Schools in a New York District are changing their diploma requirements for students with disabilities. The change is controversial amongst different stakeholders, according to the Ithaca Times, January 25, 2014.
Along with the well-publicized changes in education brought by the Common Core and the new Annual Professional Performance Reviews for teachers, comes a less-famous change in the diplomas for students with disabilities. As of last July, students with disabilities no longer graduate with an IEP diploma, which used to be the standard for Individual Education Plans. A greater proportion of students will be expected to graduate with a Regents diploma, but students of different abilities will have a more career-oriented option. “Now we have a local diploma and a Regents diploma,” said director of Special Education at Lansing schools, Kathy Rourke. “The IEP meant that they reached their individual educational goals, but it was lacking a work-related piece.”
“We’re now focusing more on students leaving our schools work-ready,” said Rourke. Lansing’s special education department offers services from kindergarten to 12th grade, including speech and occupational therapy, physical therapy, counseling and academic support. Rourke said that the new diplomas at Lansing quantify Career Development And Occupational Skills (CDOS) credentials.
According to the NYS Education Department, “Most students with disabilities will be able to graduate with the NYS CDOS Commencement Credential as a supplement to their regular diploma (Regents or local diploma). Students who are unable to earn a regular diploma because of their disability may graduate with the NYS CDOS Commencement Credential as the student’s only exiting credential, provided they meet the requirements … and have attended school for at least 12 years, excluding kindergarten. If the NYS CDOS Commencement Credential is the student’s only exiting credential and he/she is less than 21 years of age, the parent must be provided prior written notice indicating that the student continues to be eligible for a free appropriate public education until the end of the school year in which he/she turns age 21.”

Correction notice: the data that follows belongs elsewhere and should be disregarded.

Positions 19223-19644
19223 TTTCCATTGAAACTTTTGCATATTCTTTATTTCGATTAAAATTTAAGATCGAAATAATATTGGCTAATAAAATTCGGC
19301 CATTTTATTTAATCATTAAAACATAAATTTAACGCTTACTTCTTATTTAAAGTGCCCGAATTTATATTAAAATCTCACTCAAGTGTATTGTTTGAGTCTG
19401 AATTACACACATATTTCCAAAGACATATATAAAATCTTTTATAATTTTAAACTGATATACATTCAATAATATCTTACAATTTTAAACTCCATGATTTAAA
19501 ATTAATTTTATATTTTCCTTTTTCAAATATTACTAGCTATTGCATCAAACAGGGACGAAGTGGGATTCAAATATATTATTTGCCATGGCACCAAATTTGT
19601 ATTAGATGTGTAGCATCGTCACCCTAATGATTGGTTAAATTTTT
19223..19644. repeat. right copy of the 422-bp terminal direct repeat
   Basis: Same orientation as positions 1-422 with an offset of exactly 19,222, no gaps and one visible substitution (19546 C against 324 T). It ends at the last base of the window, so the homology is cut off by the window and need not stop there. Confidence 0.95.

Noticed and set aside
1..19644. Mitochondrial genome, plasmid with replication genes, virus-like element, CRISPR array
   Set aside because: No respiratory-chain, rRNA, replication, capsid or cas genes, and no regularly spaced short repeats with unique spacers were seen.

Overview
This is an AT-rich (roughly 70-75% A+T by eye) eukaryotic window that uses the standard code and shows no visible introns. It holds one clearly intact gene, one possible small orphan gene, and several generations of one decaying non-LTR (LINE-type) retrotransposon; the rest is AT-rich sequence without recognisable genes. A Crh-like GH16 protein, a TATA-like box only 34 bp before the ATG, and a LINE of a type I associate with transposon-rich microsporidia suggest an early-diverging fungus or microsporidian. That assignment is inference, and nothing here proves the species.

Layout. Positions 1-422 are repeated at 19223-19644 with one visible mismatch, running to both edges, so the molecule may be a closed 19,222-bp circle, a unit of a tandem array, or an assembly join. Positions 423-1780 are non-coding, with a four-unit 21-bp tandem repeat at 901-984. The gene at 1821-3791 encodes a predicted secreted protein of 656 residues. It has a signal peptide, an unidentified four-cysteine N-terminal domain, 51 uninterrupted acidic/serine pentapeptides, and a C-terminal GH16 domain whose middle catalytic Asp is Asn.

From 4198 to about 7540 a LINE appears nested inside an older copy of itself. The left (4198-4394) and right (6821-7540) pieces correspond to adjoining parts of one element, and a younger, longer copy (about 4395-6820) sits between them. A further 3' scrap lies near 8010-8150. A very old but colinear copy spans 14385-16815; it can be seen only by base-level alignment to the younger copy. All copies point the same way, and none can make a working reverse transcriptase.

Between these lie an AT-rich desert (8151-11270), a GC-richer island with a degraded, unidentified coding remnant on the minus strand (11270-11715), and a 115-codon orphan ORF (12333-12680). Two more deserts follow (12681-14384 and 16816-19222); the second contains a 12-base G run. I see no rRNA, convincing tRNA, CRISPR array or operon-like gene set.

In order to prepare students for being work ready, Rourke said she had met with representatives of Challenge Industries/Challenge Workforce Solutions several times, and “that’s been kind of exciting.”
“We are looking at opportunities for students to have internships with businesses in the community,” said Rourke. “The new diploma requires over 200 hours of work-related experiences.”
State education is offering a Regents Certificate of Work Readiness, to replace the IEP, but at least one advocacy group for students with disabilities strongly opposes the certificate on the grounds that, if it’s only for students with disabilities, it will stigmatize them and force them to disclose their disability to a potential employer. The Learning Disabled Association of NY, in a position paper requesting that the state education department hold off on new CWR (Career and Work Readiness) certificates, objects to the use of the word “Regents” in the title, among other things:
“To most persons in the field, the term “Regents” is associated with the standardized NYS high school exams required for a Regent’s Diploma. Calling the work-readiness certificate a Regents Certificate will blur the distinction between this credential and a diploma, much the way the word “diploma” blurred the distinction between the IEP Diploma and the legitimate high school diplomas.”